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year posttransplant) occurred in 1.2% of the excellent compliers, 14.3% of the minor subclinical noncompliers, and 22.2% of the moderate subclinical noncompliers (p<0.01). In addition, the authors correlated electronic monitor results with appointment noncompliance and drug holidays.15 Appointment non-compliance was defined as missing a single clinic appointment in the previous year. A "drug holiday" was defined as not taking any cyclosporine over any 24-hour period in the previous three months. Of the 100 heart transplant recipients, 7% were appointment noncompliers; 43% took 1 drug holiday (vs. 5% of appointment compliers; p=0.01). In addition, 57% of appointment noncompliers experienced 1 late acute rejection (vs. 2% of appointment compliers; p=0.001).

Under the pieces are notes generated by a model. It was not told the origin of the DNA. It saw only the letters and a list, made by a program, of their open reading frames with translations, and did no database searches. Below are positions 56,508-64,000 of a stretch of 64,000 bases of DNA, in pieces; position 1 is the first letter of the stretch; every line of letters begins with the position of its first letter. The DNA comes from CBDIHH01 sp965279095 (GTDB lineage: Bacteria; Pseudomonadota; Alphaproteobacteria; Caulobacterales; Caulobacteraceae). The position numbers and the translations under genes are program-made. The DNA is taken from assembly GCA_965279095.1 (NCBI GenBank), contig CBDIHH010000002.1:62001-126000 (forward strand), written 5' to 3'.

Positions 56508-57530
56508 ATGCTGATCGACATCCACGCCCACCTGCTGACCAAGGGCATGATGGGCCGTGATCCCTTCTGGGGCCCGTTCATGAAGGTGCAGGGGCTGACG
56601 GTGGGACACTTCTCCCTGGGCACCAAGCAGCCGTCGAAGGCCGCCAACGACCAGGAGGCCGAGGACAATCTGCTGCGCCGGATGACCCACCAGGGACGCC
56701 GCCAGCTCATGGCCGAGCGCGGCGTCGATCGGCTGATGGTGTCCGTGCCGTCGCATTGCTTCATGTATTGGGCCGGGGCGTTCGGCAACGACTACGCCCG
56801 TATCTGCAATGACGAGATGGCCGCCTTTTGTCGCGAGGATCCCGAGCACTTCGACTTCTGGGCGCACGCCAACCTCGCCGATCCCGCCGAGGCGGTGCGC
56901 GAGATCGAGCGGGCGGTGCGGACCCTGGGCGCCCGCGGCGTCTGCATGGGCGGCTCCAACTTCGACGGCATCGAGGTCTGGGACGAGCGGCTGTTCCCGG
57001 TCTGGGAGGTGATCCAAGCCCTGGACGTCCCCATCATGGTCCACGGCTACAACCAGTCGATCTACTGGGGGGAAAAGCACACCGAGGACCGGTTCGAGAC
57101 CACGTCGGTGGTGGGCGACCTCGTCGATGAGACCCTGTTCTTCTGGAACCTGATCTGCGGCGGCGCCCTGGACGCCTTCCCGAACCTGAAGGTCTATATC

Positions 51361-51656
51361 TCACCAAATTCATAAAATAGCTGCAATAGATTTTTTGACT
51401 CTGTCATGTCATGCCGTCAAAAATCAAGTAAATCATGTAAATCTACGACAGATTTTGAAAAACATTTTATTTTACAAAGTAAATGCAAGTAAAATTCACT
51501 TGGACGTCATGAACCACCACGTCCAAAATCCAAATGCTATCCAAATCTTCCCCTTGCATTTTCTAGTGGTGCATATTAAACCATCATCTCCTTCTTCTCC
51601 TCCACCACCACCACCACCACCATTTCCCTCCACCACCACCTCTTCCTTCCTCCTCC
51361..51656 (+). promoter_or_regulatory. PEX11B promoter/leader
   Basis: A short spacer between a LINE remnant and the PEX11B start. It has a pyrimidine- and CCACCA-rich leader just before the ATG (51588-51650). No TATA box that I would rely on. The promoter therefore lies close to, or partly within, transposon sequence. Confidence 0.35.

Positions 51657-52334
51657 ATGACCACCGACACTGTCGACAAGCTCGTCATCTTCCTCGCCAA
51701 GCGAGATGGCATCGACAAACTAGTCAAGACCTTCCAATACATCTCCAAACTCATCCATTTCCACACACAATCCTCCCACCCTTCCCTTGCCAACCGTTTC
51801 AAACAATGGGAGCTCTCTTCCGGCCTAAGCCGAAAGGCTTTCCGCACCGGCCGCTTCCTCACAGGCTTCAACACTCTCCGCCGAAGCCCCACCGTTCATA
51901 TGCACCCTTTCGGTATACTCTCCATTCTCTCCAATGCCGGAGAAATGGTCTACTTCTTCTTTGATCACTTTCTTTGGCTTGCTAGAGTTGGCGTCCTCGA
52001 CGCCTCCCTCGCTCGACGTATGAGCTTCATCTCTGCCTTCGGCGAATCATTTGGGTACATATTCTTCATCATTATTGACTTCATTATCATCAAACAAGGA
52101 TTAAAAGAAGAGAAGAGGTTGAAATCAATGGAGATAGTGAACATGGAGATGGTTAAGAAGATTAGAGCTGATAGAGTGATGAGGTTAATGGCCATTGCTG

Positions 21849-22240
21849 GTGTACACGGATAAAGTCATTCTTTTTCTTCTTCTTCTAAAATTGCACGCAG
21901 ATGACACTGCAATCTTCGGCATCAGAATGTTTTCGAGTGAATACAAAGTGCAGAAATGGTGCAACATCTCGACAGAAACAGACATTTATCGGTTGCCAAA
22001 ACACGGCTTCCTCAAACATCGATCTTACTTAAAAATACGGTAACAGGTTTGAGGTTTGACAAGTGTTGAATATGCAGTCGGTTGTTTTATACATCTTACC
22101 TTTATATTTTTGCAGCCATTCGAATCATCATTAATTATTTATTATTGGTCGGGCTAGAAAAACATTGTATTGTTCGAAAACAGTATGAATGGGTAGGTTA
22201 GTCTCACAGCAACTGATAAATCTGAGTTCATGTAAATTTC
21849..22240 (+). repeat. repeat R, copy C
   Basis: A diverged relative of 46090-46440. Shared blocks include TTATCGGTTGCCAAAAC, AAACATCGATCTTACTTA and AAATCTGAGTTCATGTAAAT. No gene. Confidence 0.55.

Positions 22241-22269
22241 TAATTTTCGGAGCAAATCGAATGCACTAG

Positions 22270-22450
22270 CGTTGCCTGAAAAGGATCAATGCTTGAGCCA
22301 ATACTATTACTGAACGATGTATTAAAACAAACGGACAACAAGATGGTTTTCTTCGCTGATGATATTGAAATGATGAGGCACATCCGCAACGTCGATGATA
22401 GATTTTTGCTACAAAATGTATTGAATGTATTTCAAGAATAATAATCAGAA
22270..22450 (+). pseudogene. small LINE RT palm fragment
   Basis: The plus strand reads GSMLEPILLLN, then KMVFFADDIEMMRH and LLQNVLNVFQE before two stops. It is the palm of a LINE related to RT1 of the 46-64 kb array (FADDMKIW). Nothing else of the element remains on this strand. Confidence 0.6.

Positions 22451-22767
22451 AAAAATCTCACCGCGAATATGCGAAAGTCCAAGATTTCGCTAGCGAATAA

At our institution, Nevins et al,4 used the same technology to prospectively track 180 kidney transplant recipients for up to 4 years. A medication monitor was used on the azathioprine bottle, and compliance was defined as a single daily bottle opening. Most recipients had better than 90% compliance (median =97.2%). However, during each of the first six months posttransplant, an average of 43% of patients missed at least one dose of azathioprine. When medication compliance was expressed as quartiles, the risks of acute rejection (p=0.006) and graft loss (p=0.002) were highly predicted by worsening compliance. For a select patient subgroup whose compliance declined successively over the first three months; even after adjusting for gender, diabetes, donor source and early rejection, we found a 13-fold increase in the risk of acute rejection (p=0.0011) and a 4.3 fold increase in the risk for graft loss (p=0.03).4 Conversely, patients in the best compliance quartile experienced no rejections or allograft losses over 3 years of followup!

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